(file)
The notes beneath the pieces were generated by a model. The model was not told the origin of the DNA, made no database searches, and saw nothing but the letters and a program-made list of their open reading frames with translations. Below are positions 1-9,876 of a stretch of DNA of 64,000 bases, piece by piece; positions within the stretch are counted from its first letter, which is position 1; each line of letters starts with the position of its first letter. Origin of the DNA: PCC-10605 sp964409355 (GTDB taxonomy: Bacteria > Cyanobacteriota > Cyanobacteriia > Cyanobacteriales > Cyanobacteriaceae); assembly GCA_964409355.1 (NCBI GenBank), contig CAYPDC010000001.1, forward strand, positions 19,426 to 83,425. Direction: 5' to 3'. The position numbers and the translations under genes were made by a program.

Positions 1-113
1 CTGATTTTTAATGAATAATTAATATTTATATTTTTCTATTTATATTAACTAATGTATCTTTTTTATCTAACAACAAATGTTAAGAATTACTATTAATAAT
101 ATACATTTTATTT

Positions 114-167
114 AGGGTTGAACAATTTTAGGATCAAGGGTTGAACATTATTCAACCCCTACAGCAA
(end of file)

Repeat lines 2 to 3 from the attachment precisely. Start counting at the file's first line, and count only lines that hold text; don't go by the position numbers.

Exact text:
Positions 1-113
1 CTGATTTTTAATGAATAATTAATATTTATATTTTTCTATTTATATTAACTAATGTATCTTTTTTATCTAACAACAAATGTTAAGAATTACTATTAATAAT